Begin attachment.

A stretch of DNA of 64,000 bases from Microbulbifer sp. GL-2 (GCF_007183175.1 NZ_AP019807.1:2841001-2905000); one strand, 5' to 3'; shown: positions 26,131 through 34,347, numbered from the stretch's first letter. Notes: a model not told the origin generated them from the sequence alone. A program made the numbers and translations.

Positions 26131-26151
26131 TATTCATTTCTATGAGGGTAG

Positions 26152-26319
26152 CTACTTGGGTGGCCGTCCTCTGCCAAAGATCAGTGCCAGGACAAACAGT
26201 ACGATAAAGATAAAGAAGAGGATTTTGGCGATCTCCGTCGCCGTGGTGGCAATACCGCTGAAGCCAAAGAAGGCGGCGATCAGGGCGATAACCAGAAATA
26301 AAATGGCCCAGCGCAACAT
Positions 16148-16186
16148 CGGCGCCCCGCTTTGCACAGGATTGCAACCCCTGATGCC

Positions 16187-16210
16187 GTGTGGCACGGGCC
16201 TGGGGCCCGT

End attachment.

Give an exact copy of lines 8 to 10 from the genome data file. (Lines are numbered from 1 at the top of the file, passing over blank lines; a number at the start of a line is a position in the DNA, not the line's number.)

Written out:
Positions 16148-16186
16148 CGGCGCCCCGCTTTGCACAGGATTGCAACCCCTGATGCC

Positions 16187-16210